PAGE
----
Importance of Legumes and Legume-Derived Compounds in Medicine and Agriculture - COMPLETED
The objective of this project is to identify more of the compounds in legumes that can explain the traditional uses of different species of legumes and to identify chemical traits in plants that could be used to improve our understanding of insect-legume interactions, particularly of crop legumes. The project integrates our knowledge about the ecological role of legume-derived compounds, the traditional uses of the plants and the distribution of secondary metabolites in the legumes. Thus it links closely with the outcomes from the project on the 'Systematic Phytochemistry of Legumes'.
Wild relatives of crop legumes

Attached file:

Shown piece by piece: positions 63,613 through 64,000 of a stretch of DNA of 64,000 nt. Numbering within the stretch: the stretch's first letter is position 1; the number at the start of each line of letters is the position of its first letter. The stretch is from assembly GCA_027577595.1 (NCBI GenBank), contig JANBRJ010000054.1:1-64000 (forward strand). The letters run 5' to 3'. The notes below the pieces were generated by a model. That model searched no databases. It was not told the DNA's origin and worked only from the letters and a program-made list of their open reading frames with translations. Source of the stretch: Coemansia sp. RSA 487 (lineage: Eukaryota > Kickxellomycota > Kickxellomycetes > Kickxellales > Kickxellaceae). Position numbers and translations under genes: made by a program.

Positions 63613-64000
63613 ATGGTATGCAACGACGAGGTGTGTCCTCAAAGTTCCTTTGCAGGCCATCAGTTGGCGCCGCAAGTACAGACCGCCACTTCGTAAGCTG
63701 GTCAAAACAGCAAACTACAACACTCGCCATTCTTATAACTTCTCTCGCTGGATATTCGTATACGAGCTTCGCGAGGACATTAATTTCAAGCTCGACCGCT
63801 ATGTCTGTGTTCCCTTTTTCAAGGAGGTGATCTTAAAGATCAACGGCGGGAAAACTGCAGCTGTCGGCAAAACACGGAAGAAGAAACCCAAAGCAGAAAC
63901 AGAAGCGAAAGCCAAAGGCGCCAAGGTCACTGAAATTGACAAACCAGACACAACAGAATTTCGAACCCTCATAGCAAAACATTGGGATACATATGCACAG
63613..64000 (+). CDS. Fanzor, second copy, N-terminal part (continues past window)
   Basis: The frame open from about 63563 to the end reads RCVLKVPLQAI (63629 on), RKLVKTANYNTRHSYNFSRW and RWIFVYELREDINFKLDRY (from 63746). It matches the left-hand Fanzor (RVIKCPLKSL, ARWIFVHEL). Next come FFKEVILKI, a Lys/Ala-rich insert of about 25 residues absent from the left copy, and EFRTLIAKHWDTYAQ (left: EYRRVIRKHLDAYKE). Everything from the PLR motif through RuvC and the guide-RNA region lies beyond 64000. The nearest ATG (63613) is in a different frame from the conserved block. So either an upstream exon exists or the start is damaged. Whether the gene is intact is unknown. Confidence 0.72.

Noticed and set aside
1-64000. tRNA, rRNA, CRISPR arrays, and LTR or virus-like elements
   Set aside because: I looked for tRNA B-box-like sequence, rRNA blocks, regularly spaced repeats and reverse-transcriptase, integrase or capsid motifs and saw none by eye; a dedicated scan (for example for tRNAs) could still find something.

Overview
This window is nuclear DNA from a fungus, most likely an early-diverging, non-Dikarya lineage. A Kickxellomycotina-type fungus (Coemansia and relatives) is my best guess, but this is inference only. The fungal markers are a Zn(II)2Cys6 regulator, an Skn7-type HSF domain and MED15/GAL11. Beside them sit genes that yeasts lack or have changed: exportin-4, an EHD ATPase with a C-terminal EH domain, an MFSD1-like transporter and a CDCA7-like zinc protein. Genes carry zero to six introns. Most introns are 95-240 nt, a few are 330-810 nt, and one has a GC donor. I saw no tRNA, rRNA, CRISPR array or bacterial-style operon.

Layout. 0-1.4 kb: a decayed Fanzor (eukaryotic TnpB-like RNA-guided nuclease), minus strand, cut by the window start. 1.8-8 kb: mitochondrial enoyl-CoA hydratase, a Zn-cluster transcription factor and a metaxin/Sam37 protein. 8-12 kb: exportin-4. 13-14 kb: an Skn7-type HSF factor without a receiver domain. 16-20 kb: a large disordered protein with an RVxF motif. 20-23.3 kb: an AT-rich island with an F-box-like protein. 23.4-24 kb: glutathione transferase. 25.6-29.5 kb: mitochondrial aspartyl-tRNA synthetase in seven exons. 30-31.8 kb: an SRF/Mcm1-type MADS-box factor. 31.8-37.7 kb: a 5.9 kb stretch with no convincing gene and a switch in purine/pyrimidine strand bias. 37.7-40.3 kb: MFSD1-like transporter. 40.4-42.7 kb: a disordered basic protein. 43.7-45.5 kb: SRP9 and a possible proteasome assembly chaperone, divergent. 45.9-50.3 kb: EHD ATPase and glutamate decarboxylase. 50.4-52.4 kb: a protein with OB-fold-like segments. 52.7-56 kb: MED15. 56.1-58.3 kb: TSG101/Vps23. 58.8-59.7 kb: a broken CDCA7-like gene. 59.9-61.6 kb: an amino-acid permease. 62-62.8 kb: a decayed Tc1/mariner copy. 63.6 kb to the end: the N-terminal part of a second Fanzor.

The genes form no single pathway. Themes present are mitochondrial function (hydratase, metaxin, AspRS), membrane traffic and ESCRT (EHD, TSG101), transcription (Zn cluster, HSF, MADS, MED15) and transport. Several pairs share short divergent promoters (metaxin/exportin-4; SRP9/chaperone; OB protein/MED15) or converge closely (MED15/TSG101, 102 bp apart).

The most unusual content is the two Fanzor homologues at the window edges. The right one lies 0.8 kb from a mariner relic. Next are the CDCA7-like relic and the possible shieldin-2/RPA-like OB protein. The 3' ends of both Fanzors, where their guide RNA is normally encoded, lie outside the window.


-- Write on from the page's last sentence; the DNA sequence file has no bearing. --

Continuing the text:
Pigeonpea (Cajanus) and chickpea (Cicer) are are major protein sources for poor communities in many parts of semi-arid tropical areas of Africa and Asia. They can be totally destroyed by insects and diseases. Their wild relatives, however, are often resistant to these pests and pathogens. We have identified compounds in these wild species that confer this resistance and therefore traditional breeding methods could use these as markers to help introduce resistance into commercial varieties. Specifically, in wild species of chickpea we have identified compounds that confer resistance to one of its most important diseases, Fusarium wilt that additionally have potent anti-insect properties. We have also identified a range of compounds on the pod surfaces of cultivated pigeonpea that stimulate the egg-laying behaviour of the pod-borer Helicoverpa armigera and these may be targets for deselection in breeding. Other compounds from wild species of pigeonpea deter egg-laying, however, it appears to be the relative proportion of these compounds that modulates the behaviour of the adult moths rather than the presence or absence of specific compounds. Thus the value to breeding of this character is less clear. This research is undertaken in collaboration with organizations including International Crop Research Institute for the Semi-Arid Tropics and the Natural Resources Institute (NRI), University of Greenwich.